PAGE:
Fire Risk Assessment: Flats. Common Parts Landlords Need to Know

A freeholder, landlord, or property manager of a block of flats, whether new or converted, is legally responsible for performing a fire risk assessment on their property.

Based on the findings of the assessment, they are then legally obligated to install safety-enhancing features in order to assure that the entire structure and all of its apartments are up to acceptable legal levels for fire safety.

The recorded results and recommendations from a fire risk assessment inspection must then required by law to be safely kept and readily available for inspection by fire safety authorities as needed, and must be updated or replaced on a regular basis if new reviews of the original assessment or entirely new inspections are conducted.

Depending on the recommendations of a fire risk assessment, there may be a legal obligation to conduct work on a block and/or install, maintain, or add to particular fire safety equipment: this is governed by current Fire Safety Standards and landlords or property managers should seek advice from an appropriately trained expert regarding these issues.

But with fire risk assessments being such crucial legal documentation, it’s important to make sure that you are carrying out the right inspection for your property. Below we answer some common questions and list the key elements that a fire risk assessment should include.

What is a fire risk assessment and why is it important for landlords to know about?

A fire risk assessment is a process of identifying fire hazards and assessing the risks they pose. It is important for landlords, or a designated ‘responsible person’ (such as a property manager on behalf of a resident’s management company), to carry out fire risk assessments for their flats and communal areas. helps them to identify potential fire hazards and take fire safety measures to mitigate the risks from an outbreak of fire. Taking such measures can help to prevent fires from occurring and protect tenants from harm in the event of a fire.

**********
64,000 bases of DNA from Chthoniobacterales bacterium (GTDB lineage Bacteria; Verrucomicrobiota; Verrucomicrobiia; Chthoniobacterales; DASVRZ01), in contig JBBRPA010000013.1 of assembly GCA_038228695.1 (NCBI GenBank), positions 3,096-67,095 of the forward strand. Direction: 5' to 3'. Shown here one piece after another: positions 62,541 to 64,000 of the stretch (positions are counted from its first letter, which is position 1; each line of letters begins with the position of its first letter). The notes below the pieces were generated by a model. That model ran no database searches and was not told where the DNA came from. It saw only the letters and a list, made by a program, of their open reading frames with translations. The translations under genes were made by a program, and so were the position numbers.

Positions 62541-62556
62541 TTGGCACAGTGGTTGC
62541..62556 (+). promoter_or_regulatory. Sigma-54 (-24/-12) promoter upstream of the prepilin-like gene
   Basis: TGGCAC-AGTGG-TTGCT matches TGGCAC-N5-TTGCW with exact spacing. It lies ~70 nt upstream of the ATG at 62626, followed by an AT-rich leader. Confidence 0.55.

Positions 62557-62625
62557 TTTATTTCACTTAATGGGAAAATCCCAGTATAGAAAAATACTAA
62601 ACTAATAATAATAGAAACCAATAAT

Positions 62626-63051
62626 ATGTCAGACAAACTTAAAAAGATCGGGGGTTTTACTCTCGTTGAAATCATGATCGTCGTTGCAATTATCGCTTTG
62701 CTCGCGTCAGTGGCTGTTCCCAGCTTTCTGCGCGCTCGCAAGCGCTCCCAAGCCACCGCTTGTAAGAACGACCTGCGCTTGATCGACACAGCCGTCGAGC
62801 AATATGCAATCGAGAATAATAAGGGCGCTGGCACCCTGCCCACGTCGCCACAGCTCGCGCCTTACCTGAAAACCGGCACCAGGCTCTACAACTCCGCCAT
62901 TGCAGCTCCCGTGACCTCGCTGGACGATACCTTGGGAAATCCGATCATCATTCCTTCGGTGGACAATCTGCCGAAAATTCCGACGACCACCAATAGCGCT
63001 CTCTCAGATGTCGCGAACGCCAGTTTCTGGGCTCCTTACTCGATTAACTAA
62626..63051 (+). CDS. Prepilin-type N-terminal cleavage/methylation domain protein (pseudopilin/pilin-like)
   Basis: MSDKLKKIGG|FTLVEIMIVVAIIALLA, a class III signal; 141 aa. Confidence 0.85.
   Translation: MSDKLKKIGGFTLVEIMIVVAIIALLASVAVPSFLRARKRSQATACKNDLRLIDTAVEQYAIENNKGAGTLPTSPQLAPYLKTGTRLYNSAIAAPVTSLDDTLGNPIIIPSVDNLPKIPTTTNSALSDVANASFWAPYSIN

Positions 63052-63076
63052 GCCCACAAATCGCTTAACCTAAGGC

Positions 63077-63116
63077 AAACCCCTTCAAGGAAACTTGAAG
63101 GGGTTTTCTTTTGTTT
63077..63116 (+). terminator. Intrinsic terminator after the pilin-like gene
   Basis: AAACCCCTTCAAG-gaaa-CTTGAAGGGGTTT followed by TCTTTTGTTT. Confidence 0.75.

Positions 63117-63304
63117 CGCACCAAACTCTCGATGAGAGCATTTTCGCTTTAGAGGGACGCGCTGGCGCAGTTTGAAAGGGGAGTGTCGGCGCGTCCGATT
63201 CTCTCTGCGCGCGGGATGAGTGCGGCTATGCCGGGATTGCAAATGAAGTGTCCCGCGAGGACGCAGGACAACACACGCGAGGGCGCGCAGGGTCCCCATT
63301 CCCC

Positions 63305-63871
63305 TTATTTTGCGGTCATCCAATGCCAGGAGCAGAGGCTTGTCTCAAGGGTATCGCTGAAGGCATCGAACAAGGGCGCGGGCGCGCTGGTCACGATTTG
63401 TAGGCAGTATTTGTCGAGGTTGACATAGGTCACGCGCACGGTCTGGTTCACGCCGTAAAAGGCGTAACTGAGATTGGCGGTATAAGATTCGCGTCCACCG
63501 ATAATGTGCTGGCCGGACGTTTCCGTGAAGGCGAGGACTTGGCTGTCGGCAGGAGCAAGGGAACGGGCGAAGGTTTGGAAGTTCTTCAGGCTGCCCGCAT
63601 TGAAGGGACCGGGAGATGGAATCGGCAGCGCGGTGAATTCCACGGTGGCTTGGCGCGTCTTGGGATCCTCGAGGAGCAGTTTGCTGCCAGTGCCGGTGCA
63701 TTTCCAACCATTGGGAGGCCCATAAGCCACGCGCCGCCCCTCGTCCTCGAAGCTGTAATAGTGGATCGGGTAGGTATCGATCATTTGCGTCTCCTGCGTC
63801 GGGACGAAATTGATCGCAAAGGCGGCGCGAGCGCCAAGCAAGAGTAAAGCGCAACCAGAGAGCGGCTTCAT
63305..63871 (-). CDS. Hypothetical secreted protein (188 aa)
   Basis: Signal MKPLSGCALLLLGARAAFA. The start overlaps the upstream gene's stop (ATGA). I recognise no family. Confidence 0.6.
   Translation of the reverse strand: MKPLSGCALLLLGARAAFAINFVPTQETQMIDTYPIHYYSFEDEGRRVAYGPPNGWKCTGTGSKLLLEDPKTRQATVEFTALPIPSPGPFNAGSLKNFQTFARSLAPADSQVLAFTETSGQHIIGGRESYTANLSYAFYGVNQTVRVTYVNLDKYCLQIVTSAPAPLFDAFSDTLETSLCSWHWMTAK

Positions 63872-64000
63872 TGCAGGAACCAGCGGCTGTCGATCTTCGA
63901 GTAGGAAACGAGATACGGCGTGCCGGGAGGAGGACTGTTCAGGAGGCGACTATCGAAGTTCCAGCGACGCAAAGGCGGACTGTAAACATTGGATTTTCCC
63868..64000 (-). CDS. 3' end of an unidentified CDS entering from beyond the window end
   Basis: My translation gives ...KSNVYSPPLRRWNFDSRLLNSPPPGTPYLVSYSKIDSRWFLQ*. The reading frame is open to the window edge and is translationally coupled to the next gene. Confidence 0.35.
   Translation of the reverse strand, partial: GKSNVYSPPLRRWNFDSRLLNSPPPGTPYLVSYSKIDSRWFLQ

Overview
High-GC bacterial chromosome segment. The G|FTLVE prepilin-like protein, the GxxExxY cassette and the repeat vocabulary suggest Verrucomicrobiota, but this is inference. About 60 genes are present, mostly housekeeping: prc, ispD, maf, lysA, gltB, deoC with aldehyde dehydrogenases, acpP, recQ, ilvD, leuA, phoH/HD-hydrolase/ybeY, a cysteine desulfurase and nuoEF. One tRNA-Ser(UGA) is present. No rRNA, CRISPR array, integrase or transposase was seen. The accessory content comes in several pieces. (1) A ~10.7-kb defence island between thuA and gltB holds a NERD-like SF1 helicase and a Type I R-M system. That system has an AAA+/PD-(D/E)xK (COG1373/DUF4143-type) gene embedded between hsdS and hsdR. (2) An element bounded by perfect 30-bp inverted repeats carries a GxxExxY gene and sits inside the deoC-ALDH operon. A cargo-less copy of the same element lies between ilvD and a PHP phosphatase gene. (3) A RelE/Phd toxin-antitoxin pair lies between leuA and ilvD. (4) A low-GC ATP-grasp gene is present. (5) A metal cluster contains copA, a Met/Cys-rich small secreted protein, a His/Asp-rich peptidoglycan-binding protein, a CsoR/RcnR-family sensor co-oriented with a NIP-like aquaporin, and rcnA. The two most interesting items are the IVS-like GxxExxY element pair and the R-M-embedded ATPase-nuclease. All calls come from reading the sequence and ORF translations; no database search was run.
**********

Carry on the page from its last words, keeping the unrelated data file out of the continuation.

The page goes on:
In addition, fire risk assessments can also help landlords to comply with fire safety regulations. By carrying out fire risk assessments on a regular basis, landlords can ensure that their properties are safe and compliant with the law.

It’s a legal obligation for all flats (including house-converted into two or more flats) to have a fire safety risk assessment, and a purpose-built block or any block extensions should be planned from the start with fire safety in mind.

The approach that is taken will depend on the type of building, but it will always include the common areas and front doors of each block (which must be fire-resistant doors). For conversion flats, the risk assessment may need to cover the inside of the flats as well.

What should be included in a fire risk assessment for flats?

A basic fire risk assessment begins by assessing the common areas and, if applicable to the flats, the main doors. If a block’s structural fire protection is in question, a more thorough examination may be required, which might include exposing the building’s structure to assess its fire resistance.

In the case of purpose-built flats, there should be:

  • A reasonable degree of separation between each flat
  • Enough distance between flats and common areas so that if a fire breaks out in one flat, it lessens the chance of the fire spreading to others and;
  • Emergency lighting, smoke alarms and fire exit signs should be provided for stairwells, corridors, and any related areas.

It’s then important to identify any potential fire hazards in the property. This could include things like:

  • Electrical wiring
  • Blocked exits, or;